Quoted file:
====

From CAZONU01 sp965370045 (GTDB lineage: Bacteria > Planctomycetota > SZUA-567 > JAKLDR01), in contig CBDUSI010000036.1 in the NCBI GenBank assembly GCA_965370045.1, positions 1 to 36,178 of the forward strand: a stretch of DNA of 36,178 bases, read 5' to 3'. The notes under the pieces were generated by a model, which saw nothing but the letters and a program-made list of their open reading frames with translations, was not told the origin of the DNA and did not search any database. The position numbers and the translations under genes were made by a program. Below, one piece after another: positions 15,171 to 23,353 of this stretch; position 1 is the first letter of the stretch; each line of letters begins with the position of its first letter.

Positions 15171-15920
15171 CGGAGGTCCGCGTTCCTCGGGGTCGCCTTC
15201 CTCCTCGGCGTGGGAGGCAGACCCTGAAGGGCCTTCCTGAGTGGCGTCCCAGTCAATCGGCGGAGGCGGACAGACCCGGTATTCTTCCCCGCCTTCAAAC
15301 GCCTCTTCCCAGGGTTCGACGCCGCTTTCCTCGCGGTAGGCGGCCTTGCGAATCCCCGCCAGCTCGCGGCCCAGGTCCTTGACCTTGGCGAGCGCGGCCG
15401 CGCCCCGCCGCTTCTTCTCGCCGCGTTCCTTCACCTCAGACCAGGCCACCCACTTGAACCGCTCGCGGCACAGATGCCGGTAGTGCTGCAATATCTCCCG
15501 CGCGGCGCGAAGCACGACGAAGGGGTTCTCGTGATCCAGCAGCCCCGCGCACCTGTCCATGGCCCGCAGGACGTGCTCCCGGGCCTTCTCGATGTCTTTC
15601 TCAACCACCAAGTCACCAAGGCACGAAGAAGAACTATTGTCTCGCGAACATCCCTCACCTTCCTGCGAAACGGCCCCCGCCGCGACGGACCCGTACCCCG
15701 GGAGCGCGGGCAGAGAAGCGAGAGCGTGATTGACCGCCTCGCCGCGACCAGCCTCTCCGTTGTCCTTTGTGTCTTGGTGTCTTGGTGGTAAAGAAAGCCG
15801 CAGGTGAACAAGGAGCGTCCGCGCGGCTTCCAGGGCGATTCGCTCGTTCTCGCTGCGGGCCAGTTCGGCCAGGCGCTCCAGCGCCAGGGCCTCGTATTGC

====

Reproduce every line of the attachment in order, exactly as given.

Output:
From CAZONU01 sp965370045 (GTDB lineage: Bacteria > Planctomycetota > SZUA-567 > JAKLDR01), in contig CBDUSI010000036.1 in the NCBI GenBank assembly GCA_965370045.1, positions 1 to 36,178 of the forward strand: a stretch of DNA of 36,178 bases, read 5' to 3'. The notes under the pieces were generated by a model, which saw nothing but the letters and a program-made list of their open reading frames with translations, was not told the origin of the DNA and did not search any database. The position numbers and the translations under genes were made by a program. Below, one piece after another: positions 15,171 to 23,353 of this stretch; position 1 is the first letter of the stretch; each line of letters begins with the position of its first letter.

Positions 15171-15920
15171 CGGAGGTCCGCGTTCCTCGGGGTCGCCTTC
15201 CTCCTCGGCGTGGGAGGCAGACCCTGAAGGGCCTTCCTGAGTGGCGTCCCAGTCAATCGGCGGAGGCGGACAGACCCGGTATTCTTCCCCGCCTTCAAAC
15301 GCCTCTTCCCAGGGTTCGACGCCGCTTTCCTCGCGGTAGGCGGCCTTGCGAATCCCCGCCAGCTCGCGGCCCAGGTCCTTGACCTTGGCGAGCGCGGCCG
15401 CGCCCCGCCGCTTCTTCTCGCCGCGTTCCTTCACCTCAGACCAGGCCACCCACTTGAACCGCTCGCGGCACAGATGCCGGTAGTGCTGCAATATCTCCCG
15501 CGCGGCGCGAAGCACGACGAAGGGGTTCTCGTGATCCAGCAGCCCCGCGCACCTGTCCATGGCCCGCAGGACGTGCTCCCGGGCCTTCTCGATGTCTTTC
15601 TCAACCACCAAGTCACCAAGGCACGAAGAAGAACTATTGTCTCGCGAACATCCCTCACCTTCCTGCGAAACGGCCCCCGCCGCGACGGACCCGTACCCCG
15701 GGAGCGCGGGCAGAGAAGCGAGAGCGTGATTGACCGCCTCGCCGCGACCAGCCTCTCCGTTGTCCTTTGTGTCTTGGTGTCTTGGTGGTAAAGAAAGCCG
15801 CAGGTGAACAAGGAGCGTCCGCGCGGCTTCCAGGGCGATTCGCTCGTTCTCGCTGCGGGCCAGTTCGGCCAGGCGCTCCAGCGCCAGGGCCTCGTATTGC